Pop an ibuprofen to ease altitude sickness

 
By Shayna Brouker • Published: June 1st, 2012
Category: Health in a Heartbeat
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Is a fear of altitude sickness keeping you from that summer skiing, hiking or climbing adventure? A quarter of people who venture into the heights experience the uncomfortable symptoms of altitude sickness, such as trouble sleeping, headache, fatigue and loss of appetite. Severe cases can even lead to confusion and an inability to walk straight. Altitude sickness happens when you climb too high too fast to areas where the air is thinner and your body doesn’t get the oxygen it needs. Also known as acute mountain sickness, it can be dangerous … and even fatal.

But the solution could be as simple as popping a pill. Research published in the Annals of Emergency Medicine found that taking ibuprofen could reduce the likelihood of developing altitude sickness by up to 26 percent. Scientists gave a group of hikers four doses of 600-milligram ibuprofen throughout a 24-hour period as they ascended to 12,570 feet in California’s White Mountains. Only 43 percent of the hikers who popped ibuprofen developed symptoms of altitude sickness, compared with 69 percent of those in the control group.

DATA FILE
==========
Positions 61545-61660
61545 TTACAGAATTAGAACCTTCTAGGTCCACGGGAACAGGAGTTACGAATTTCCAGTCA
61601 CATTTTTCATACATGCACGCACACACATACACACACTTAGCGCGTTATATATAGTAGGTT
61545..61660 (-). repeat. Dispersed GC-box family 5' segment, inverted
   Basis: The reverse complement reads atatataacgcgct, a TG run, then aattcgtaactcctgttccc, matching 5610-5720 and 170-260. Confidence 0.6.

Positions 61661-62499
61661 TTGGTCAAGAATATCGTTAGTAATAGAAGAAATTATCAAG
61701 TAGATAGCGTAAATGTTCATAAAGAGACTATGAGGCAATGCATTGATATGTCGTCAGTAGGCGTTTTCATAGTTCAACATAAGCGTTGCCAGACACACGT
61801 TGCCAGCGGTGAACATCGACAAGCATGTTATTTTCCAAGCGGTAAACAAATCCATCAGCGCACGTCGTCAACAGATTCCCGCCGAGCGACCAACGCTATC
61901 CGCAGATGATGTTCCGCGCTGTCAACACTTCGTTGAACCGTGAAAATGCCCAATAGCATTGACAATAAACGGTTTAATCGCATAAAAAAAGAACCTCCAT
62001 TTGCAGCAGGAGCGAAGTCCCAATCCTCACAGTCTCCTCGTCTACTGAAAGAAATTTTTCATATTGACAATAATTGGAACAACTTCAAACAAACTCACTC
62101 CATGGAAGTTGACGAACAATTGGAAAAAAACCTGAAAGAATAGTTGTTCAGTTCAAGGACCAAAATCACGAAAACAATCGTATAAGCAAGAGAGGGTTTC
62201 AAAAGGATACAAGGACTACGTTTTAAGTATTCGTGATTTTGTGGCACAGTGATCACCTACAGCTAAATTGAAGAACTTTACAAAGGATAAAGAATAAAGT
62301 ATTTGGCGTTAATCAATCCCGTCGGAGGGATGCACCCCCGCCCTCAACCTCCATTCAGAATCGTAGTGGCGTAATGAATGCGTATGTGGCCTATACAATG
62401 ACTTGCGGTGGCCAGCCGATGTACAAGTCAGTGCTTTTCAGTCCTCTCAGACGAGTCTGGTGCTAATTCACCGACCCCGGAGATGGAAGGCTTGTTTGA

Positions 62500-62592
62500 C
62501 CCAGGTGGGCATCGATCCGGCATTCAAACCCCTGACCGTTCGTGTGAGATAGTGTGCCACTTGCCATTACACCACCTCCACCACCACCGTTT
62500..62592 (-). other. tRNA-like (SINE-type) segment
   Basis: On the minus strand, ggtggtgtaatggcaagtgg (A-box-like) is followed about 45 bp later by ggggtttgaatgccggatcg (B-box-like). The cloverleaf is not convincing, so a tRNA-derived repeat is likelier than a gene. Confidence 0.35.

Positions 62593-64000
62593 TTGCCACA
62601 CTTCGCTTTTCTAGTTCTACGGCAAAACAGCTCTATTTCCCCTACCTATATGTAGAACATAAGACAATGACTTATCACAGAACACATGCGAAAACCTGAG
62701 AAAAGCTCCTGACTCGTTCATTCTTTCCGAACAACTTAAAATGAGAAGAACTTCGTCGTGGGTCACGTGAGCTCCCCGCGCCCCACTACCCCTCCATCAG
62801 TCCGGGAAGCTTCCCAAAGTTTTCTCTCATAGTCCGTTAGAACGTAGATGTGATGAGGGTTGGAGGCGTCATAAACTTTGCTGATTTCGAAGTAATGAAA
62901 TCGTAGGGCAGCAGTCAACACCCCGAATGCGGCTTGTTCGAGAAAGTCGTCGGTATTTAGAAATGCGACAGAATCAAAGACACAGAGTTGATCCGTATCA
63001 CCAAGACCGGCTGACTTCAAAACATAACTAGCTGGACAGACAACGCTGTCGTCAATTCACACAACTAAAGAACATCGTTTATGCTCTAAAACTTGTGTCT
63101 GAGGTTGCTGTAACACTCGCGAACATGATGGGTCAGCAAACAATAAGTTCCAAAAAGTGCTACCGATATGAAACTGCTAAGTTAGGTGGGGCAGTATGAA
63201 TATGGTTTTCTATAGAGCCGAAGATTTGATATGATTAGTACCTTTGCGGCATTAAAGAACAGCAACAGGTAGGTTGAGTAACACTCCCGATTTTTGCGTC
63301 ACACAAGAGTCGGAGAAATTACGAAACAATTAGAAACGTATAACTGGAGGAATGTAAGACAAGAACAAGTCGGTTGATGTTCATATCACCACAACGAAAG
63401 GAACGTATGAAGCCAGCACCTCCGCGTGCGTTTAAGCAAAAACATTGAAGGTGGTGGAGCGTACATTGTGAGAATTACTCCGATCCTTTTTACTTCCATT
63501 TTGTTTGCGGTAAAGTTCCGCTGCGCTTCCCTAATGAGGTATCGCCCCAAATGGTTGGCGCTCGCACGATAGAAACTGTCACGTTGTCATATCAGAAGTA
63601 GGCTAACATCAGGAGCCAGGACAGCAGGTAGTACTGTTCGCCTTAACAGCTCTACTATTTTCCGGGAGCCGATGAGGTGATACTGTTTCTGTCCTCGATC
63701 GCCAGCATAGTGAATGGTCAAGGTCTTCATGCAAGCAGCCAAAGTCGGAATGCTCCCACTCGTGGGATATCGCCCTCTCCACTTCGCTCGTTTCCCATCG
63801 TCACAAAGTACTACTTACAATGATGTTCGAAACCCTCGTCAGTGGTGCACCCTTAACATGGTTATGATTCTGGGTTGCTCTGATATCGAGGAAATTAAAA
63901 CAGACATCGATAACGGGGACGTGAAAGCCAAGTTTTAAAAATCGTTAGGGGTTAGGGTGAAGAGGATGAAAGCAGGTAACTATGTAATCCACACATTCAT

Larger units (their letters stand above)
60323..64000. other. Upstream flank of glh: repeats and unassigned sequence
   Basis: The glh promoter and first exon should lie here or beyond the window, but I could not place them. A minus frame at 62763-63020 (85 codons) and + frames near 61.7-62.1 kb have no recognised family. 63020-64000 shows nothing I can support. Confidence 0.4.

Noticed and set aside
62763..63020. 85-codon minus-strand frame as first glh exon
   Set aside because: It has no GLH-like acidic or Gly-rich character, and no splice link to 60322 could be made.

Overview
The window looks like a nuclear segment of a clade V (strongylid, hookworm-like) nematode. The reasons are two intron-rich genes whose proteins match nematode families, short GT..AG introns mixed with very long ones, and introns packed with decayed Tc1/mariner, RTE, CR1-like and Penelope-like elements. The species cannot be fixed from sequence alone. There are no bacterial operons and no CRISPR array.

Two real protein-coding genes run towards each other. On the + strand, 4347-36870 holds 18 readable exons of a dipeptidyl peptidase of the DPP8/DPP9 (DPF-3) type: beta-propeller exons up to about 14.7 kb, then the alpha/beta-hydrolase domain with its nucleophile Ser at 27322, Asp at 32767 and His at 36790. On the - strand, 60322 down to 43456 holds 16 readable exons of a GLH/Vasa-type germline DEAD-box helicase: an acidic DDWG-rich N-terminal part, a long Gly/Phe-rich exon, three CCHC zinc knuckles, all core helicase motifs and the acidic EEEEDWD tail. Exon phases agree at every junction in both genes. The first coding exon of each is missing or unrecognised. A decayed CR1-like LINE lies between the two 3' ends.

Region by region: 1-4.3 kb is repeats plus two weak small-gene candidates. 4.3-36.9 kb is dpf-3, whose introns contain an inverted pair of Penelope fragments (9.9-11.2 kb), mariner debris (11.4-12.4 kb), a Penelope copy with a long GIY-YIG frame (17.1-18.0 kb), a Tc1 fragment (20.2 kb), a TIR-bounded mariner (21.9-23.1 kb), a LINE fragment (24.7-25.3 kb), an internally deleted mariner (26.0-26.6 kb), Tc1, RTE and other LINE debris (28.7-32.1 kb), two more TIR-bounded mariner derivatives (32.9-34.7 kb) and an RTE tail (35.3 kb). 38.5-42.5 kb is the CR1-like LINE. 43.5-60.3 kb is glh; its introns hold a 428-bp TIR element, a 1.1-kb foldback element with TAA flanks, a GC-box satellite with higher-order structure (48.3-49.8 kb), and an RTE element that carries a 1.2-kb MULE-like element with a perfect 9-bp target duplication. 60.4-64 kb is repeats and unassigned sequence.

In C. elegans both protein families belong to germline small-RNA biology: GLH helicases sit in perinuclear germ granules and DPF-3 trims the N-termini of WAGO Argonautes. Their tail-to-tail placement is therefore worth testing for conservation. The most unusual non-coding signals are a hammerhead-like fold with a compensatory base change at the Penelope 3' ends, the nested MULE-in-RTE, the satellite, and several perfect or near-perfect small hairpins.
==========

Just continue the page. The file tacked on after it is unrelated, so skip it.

Among those who did get sick, taking ibuprofen didn’t did not help ease all the symptoms of altitude sickness, but it did reduce nausea and vomiting. Ibuprofen was about as effective as prescription-only medicines, and it yielded fewer unpleasant side effects. It works by reducing inflammation in the brain, which occurs as a result of lower pressure and thinner air.

As wilderness worries go, altitude sickness is no small matter. If you think you are experiencing Rocky Mountain high, go to a lower altitude or take it easy where you are. Drink plenty of water and limit physical activity. And wherever you wander, be sure to bring a pack of ibuprofen pills with you.